"We want to strategically realign resources and strengths currently existing on the CU-Boulder campus to ensure that course and degree offerings meet the needs of students, the labor market, our campus mission and the communications needs of a rapidly changing global society," Chancellor Philip P. DiStefano stated in a news release. "News and communications transmission as well as the role of the press and journalism in a democratic society are changing at a tremendous pace. We must change with it."
CU says it plans to form an exploratory committee on Sept. 1 to make recommendations on how to form a new academic unit that can keep pace with the ever-changing face of communications and media.
"Many of our peer universities have already responded to the challenges of the networked Information Age in different ways," Provost Russell Moore stated in the release. "More than 30 schools and colleges have been created across the nation to respond to the changing media and communications digital landscape including UC-Berkeley, Washington, Rutgers, Cornell, Carnegie Mellon, Michigan and Wisconsin."
CU says the new vision has been discussed at the Boulder campus for a number of years.
Journalism school Dean Paul Voakes said most faculty see it as an opportunity to finally redefine journalism education at CU for the 21st century, as more people keep themselves informed online.
One student says he feels what he is learning is more important than what the school is called.
"You're still being a watchdog for the government and all that stuff. As long as that stuff is still being taught effectively, I don't think it really matters if it's in the school of journalism or the school of anything else," student Brian Little said.
Doug Looney, a former advisory board chair, thinks changing the program is the best decision, even if it is about half a decade behind.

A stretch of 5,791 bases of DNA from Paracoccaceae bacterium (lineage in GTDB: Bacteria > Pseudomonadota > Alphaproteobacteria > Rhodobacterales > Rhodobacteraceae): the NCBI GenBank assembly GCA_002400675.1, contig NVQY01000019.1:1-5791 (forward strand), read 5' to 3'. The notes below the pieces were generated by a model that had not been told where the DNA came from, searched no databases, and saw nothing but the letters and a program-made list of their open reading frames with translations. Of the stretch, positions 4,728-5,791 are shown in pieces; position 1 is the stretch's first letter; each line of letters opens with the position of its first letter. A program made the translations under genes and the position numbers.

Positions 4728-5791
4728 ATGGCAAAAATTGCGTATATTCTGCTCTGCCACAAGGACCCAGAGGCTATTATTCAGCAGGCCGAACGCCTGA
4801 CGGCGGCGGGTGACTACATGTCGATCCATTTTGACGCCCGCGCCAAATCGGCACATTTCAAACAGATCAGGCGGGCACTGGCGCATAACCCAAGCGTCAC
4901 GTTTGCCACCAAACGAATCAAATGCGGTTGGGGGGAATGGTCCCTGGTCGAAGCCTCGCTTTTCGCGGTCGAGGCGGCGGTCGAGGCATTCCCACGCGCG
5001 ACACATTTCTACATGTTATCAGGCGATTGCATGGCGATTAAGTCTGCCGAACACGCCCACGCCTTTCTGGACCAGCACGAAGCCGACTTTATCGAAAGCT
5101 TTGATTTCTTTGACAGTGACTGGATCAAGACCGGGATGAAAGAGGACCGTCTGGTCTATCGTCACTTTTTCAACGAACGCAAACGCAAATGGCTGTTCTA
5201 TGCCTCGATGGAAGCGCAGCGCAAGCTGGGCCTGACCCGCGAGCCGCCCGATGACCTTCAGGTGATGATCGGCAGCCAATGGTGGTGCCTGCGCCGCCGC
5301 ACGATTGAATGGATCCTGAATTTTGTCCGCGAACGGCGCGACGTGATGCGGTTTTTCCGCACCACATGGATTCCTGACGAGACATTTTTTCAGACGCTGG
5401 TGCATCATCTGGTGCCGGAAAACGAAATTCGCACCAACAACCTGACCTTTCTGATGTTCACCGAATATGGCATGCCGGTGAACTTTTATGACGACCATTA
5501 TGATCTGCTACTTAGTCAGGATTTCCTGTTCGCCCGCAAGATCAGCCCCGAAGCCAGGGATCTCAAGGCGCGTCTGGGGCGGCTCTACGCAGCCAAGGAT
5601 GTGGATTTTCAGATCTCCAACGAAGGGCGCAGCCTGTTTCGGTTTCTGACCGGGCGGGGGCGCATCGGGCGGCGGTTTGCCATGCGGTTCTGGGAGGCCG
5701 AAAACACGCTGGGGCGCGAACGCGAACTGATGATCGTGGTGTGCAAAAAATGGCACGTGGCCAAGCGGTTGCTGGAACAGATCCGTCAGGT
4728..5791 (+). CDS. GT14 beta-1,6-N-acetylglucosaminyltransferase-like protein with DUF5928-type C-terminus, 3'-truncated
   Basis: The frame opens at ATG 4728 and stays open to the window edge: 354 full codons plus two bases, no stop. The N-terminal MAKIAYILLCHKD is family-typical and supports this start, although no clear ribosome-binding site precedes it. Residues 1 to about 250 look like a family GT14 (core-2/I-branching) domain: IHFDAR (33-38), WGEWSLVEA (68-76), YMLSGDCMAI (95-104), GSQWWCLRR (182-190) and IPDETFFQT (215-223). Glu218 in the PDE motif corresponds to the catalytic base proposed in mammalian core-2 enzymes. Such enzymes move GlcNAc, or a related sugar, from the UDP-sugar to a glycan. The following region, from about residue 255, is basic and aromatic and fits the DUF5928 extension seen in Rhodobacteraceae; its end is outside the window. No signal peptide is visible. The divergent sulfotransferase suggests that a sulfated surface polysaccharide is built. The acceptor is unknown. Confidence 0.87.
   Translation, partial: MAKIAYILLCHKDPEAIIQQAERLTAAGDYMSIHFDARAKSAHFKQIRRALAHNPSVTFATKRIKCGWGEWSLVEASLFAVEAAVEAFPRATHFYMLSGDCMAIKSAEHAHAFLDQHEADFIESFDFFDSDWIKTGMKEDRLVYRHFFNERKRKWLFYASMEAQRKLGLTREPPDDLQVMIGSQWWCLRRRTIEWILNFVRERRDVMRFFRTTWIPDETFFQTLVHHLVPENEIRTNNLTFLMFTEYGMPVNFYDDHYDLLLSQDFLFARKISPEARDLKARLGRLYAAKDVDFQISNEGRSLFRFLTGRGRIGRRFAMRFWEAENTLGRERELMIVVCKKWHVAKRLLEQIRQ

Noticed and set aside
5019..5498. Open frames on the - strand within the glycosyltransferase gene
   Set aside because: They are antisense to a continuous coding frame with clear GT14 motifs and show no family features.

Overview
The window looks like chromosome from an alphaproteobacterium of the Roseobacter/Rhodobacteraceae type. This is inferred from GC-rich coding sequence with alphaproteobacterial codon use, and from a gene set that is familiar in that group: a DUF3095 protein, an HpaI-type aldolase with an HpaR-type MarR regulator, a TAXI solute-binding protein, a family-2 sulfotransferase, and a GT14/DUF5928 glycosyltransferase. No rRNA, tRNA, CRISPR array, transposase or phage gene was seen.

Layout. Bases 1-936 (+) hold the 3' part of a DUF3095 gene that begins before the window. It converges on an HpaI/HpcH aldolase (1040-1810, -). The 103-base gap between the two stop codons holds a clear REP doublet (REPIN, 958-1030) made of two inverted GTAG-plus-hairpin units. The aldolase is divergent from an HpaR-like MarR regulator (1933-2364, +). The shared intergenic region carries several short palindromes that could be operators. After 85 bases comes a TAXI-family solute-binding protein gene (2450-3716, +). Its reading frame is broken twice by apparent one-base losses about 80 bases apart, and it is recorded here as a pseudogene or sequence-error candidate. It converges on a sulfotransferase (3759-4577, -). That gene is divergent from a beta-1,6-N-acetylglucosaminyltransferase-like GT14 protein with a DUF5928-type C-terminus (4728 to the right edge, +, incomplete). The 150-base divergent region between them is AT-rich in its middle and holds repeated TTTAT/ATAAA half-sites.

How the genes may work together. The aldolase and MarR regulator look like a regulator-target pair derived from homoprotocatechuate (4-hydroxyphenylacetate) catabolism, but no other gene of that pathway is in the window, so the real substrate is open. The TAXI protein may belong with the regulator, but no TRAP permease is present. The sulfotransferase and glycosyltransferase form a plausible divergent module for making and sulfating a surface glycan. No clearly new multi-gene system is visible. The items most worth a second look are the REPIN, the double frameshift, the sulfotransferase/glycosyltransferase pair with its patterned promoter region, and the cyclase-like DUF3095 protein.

"It's a great faculty to teach journalism in the 1950s," he said. "What they're doing, they're gonna burn down the journalism school. They're gonna haul off the debris which is gonna include a lot of tenured professors. Then they're going to smooth over the lot and then they're going to figure out they want to do with the new space.
The exploratory committee, filled with five or six non-journalism school faculty who haven't been named yet, will forward recommendations to the provost by the end of the fall semester. The chancellor would make a recommendation to the board of regents, based on reports from both committees, early next year. Regents would have the final say whether to discontinue the journalism school.
Jeffrey Cox, Associate Vice Chancellor for Faculty Affairs, said a key question is whether the j-school can keep serving students or if CU would be better off realigning faculty and financial resources.
An open forum will be held in September for faculty and students who have questions about the program's discontinuance.
All undergraduate and graduate students currently admitted to the school will be able to complete their degrees, school officials say.
The journalism school has 647 undergraduate students, 58 in the master's degree program and 26 doctoral students, CU said.
The school has 28 faculty members who could be moved elsewhere, perhaps to the new program, depending on what the committees recommend.
CU's journalism school is going through the reaccreditation process, which happens every six years. Voakes said the school's record over the past six years would be subject to review and that accreditation teams seems interested in whether schools are considering innovative ways of teaching media.
(KUSA-TV © 2010 Multimedia Holdings Corporation with The Associated Press)